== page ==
After amassing an excellent box office return with the smash horror hit “Saw” in 2004, Lionsgate Films released the inevitable sequel “Saw 2” just one year later in hopes of maximizing their returns by riding the coattails of the first film’s success. With a mostly new cast consisting of fairly talented, yet not so well known actors, such as, Donnie Wahlberg (“Ransom”), Emmanuelle Vaugier (TV’s “Smallville”), and Beverly Mitchell (TV’s “7th Heaven”) acting alongside returning members from the first film, Tobin Bell and Shawnee Smith, I for one was unsure whether this would be a horror sequel worthy of being watched or yet another inferior sequel in a line that is far too long to begin with.

“Saw 2” picks up shortly after the events of the first film, as Jigsaw (Tobin Bell), the madman from the first movie has returned with a new set of games to play and traps to set. When Jigsaw’s newest victim is purposely left in the open to be discovered by the police, lead detective Eric Matthews (Donnie Wahlberg) traces the crime back to its perpetrator with relative ease. With Jigsaw being caught, what would seem to most people to be a massive set back to his plans, is merely just another aspect of the game that he has carefully set into motion. As the detectives desperately try to break Jigsaw, eight new victims are trapped and fighting for their very lives. With time running out the choice faced by all involved can easily be summed up by Jigsaw’s cryptic motto, “Live or die, make your choice.”

Here’s the thing with “Saw 2”, it’s kind of a mixed bag in terms of my take on the movie. On one hand I thought it was a very solid, and in some ways surprising follow up film to one of the most original horror films I had ever seen. On the other hand, certain aspects to the film felt somewhat standard and by the book, and featured characters that were not nearly as interesting as those in the first film.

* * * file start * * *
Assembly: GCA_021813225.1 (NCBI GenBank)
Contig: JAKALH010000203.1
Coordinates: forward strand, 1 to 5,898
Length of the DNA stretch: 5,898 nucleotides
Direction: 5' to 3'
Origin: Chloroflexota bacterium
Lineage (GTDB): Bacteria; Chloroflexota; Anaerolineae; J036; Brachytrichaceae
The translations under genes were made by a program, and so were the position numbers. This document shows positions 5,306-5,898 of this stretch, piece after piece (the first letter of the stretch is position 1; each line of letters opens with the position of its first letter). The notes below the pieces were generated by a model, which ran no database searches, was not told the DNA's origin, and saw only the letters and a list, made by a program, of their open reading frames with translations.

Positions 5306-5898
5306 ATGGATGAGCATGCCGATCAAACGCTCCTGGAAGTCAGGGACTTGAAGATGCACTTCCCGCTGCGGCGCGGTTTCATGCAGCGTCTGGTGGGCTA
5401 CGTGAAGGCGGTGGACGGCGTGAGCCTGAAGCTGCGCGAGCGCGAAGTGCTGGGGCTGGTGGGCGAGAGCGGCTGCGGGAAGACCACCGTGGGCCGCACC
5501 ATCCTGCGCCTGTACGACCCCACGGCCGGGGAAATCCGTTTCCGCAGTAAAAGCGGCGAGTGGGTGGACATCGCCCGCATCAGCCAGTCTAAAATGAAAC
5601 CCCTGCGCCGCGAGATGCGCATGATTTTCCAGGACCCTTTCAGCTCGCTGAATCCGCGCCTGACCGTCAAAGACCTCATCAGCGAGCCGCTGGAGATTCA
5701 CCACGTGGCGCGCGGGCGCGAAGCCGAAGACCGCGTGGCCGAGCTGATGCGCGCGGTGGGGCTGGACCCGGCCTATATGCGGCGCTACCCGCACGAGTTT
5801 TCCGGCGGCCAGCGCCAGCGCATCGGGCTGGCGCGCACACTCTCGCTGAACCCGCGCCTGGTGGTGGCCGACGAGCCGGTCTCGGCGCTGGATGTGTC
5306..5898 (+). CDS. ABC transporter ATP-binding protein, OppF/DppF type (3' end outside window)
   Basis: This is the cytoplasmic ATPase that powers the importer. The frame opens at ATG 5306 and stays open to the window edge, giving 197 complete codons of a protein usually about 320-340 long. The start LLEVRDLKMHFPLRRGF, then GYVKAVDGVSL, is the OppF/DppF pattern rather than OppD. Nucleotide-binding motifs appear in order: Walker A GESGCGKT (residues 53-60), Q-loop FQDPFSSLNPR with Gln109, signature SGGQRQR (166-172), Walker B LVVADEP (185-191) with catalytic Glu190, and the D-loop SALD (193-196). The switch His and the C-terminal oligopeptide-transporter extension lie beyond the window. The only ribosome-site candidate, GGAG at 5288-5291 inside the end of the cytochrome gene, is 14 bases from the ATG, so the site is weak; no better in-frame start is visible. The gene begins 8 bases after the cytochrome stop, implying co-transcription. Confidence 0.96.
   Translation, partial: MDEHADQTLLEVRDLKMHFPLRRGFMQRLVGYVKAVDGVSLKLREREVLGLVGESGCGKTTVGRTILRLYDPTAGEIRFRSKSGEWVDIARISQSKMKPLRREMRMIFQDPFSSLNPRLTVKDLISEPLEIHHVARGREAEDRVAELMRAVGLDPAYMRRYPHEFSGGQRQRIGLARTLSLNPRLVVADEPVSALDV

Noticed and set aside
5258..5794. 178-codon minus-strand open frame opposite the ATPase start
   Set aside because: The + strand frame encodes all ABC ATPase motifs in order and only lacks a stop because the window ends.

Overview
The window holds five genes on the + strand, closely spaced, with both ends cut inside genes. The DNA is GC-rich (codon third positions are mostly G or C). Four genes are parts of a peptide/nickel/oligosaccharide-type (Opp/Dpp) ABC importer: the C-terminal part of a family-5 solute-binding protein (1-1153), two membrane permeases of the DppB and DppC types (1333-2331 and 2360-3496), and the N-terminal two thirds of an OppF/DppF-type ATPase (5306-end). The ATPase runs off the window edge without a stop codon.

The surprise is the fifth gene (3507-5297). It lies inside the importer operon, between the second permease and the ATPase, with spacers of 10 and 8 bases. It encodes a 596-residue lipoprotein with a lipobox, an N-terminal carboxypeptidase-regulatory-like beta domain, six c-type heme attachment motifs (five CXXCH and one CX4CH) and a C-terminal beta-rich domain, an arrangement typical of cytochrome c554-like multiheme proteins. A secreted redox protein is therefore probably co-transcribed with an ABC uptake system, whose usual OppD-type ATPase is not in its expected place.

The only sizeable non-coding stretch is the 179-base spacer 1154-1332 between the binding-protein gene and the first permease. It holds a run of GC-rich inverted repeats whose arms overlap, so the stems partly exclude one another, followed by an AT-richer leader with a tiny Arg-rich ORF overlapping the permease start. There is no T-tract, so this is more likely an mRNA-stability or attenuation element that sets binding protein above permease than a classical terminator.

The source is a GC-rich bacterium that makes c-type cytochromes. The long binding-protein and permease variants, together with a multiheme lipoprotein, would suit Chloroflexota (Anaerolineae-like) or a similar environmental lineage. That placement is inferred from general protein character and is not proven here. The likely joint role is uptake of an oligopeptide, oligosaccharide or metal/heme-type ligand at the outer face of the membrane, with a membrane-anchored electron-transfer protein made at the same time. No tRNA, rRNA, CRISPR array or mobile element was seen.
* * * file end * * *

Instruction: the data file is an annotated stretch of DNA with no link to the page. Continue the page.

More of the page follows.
I thought that as far as the story for this installment goes it was just as interesting, and even a little more in depth than the first one. This chapter in the ‘Saw’ saga gave viewers more of an insight into what pushes Jigsaw to do what he does and how he rationalizes it all. This element of the story was surprising because I expected it to make me feel somewhat sorry for him, which I would not have liked at all, but instead it makes you realize just how extremely disturbed he truly is, because his reasons are purely insane. This approach was a surprise for me, and one that I appreciated from the writers (Leigh Whannell and Darren Lynn Bousman) because they opted not to attempt to gain sympathy from the audience towards Jigsaw, but instead chose to show him as a normal human being at one point in his life, who snaps and begins this insane quest to teach others to appreciate life. What a novel concept for a writer to try, for once lets try to keep the villain despicable throughout the series, rather than make him a likable guy who is just misunderstood or has been led astray.